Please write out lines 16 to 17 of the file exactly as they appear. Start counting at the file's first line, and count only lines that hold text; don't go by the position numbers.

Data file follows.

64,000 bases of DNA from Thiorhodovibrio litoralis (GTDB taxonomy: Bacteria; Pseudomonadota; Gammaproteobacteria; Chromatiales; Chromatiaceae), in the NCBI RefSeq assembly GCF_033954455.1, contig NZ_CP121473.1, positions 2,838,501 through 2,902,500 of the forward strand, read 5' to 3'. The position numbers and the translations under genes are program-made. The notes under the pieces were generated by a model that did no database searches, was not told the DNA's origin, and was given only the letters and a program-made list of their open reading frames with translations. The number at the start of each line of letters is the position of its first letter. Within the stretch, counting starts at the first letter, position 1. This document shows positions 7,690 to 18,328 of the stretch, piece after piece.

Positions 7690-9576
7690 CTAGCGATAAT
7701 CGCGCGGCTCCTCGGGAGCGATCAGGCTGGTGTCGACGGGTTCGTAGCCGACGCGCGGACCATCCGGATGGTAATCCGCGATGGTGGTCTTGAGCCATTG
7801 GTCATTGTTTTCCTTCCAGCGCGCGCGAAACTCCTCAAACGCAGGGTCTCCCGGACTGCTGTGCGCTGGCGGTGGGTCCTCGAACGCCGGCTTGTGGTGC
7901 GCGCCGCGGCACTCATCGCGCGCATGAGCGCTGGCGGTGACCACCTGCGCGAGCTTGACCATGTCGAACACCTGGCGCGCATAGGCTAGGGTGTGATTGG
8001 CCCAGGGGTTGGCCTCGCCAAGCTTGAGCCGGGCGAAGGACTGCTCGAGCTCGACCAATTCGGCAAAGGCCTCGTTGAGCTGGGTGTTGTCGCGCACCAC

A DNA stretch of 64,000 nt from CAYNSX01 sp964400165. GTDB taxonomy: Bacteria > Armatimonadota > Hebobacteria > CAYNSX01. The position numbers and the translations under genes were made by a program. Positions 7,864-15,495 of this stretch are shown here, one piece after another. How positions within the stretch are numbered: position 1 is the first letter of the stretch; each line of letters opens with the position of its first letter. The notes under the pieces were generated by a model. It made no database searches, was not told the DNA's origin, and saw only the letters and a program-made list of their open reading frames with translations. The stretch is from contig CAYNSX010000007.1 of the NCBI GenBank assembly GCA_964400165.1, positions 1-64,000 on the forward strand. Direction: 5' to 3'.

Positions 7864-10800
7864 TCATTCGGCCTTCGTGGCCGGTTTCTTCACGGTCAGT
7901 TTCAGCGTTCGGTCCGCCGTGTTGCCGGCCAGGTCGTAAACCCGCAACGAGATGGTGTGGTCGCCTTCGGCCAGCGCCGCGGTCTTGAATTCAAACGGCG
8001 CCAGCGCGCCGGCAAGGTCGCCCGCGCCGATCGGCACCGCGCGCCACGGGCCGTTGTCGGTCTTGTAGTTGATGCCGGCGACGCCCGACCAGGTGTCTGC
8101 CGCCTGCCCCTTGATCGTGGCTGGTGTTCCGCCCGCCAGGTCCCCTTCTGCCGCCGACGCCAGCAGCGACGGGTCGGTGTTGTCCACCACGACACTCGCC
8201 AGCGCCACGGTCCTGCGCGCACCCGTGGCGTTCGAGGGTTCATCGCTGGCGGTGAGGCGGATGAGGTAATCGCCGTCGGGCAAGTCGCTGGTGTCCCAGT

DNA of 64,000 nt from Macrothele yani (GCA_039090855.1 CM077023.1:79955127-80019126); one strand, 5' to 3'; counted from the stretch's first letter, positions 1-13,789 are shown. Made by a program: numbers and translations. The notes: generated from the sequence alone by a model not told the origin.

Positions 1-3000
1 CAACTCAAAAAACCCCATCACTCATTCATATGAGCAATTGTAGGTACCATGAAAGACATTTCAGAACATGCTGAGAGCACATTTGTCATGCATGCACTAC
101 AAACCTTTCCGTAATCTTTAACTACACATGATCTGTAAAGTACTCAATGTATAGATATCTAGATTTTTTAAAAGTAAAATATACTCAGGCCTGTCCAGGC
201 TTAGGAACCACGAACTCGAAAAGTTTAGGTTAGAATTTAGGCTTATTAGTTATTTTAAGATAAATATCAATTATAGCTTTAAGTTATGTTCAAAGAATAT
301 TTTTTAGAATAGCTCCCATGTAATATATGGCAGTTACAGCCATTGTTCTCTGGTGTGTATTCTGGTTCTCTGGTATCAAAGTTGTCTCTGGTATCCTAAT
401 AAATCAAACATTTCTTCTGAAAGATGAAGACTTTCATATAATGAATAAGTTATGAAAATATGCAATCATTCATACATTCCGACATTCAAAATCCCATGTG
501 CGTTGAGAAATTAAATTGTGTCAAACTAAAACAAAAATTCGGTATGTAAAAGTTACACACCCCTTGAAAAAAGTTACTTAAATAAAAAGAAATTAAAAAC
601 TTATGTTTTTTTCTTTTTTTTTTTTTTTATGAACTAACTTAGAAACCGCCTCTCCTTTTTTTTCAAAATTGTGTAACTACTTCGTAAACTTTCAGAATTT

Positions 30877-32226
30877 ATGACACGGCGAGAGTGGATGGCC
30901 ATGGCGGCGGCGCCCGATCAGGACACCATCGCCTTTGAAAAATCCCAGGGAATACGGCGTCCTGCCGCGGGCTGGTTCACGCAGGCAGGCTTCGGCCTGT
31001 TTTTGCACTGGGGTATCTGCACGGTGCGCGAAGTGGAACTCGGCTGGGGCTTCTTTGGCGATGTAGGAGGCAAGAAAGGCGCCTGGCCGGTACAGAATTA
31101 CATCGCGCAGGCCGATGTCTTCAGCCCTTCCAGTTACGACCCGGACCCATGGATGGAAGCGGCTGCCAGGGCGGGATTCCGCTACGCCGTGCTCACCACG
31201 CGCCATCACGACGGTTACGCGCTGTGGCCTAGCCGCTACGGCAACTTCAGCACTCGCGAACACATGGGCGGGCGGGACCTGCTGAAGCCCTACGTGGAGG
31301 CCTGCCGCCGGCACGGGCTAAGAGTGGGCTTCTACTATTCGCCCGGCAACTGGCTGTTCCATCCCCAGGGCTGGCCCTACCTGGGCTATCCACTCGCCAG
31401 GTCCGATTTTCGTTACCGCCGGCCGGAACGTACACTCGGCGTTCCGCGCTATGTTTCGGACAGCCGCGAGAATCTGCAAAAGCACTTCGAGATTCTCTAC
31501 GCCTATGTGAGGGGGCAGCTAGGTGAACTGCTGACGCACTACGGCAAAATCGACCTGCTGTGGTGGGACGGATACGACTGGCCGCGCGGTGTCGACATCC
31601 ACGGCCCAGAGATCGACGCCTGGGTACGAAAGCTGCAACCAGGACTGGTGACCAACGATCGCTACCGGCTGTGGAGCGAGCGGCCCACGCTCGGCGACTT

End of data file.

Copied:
Positions 1-3000
1 CAACTCAAAAAACCCCATCACTCATTCATATGAGCAATTGTAGGTACCATGAAAGACATTTCAGAACATGCTGAGAGCACATTTGTCATGCATGCACTAC